Molecular enzyme evolution

Molecular enzyme evolution

Many enzymes are superior catalysts with high regio-, chemo- and stereoselectivity and are able to catalyse a great variety of chemical transformations. Unfortunately, enzymes are optimised for natural processes and conditions during evolution and not for specific, non-natural biotransformations in a harsh industrial environment.

In order to tune enzymes towards specific reactions we use knowledge from nature on different levels. First of all we use the Directed Evolution technique in which we mimic natural evolution processes in a test tube by introducing mutations in a random or site directed way and recombining different mutations afterwards. This evolution process can be directed towards the desired enzyme by applying selective pressure (survival of the fittest) or by screening all mutant enzymes in order to find the desired properties. Setting-up robust and cost-effective screening methods is one of the research lines in this area. A fully equipped screening lab including pipetting and picking robots is available.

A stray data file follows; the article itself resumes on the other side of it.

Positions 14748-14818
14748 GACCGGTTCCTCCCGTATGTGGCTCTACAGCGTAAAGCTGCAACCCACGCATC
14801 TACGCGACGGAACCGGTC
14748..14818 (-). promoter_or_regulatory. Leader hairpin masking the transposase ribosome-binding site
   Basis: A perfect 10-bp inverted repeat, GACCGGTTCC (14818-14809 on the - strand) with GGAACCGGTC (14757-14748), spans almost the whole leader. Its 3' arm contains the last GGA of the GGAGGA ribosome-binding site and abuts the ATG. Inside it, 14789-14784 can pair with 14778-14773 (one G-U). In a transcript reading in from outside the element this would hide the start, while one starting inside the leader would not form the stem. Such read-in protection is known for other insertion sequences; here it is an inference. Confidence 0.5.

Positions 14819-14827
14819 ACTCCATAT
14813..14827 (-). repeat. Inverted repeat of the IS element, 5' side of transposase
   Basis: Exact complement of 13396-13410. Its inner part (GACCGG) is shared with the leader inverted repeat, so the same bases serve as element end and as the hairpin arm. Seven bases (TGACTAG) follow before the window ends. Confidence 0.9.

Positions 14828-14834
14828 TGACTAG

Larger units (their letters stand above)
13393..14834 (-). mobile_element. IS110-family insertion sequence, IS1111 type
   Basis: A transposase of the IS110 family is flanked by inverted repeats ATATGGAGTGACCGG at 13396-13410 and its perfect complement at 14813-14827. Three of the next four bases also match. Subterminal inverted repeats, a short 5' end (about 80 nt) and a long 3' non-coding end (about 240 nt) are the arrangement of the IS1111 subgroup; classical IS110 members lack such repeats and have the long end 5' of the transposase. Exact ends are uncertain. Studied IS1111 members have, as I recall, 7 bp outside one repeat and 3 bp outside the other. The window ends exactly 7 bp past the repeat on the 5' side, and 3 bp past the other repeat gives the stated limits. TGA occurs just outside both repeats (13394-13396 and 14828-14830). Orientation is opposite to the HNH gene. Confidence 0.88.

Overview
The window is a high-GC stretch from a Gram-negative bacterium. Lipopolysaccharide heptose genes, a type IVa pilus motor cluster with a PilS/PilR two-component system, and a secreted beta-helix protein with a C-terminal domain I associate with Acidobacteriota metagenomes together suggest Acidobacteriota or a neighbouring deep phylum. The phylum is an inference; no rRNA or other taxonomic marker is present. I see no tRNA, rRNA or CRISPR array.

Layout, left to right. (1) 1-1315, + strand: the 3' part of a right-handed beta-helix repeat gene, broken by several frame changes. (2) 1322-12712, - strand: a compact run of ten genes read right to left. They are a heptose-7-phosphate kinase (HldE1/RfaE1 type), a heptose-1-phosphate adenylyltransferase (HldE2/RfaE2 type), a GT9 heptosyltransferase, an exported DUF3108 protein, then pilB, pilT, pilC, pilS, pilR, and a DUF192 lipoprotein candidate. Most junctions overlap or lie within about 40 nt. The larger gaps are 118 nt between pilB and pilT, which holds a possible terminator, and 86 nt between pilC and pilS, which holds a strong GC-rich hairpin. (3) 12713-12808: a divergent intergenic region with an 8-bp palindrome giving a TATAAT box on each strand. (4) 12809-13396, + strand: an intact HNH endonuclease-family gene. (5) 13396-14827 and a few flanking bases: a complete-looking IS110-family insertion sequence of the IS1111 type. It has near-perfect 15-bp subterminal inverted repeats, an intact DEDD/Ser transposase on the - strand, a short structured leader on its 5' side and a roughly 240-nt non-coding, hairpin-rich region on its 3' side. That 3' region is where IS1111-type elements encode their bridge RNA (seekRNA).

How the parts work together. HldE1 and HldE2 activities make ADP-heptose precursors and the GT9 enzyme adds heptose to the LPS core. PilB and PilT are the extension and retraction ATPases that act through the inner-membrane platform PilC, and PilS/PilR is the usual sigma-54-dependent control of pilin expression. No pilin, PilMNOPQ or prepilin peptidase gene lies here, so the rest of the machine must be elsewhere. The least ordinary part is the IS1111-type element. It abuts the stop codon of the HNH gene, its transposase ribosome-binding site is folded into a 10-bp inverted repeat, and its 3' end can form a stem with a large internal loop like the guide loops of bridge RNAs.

Since it is impossible to probe all potential mutations in an enzyme we use bio-informatics tools to visualise and calculate the most promising mutations for an envisaged reaction.  These tools use existing enzyme structures and known mutations to compute new activities, which can be tested in the lab. This in silico pre-selection reduces the screening effort and improves the chance of finding the best biocatalyst. Finding the right mix of calculation and randomness in preparing a library is crucial to a successful outcome.

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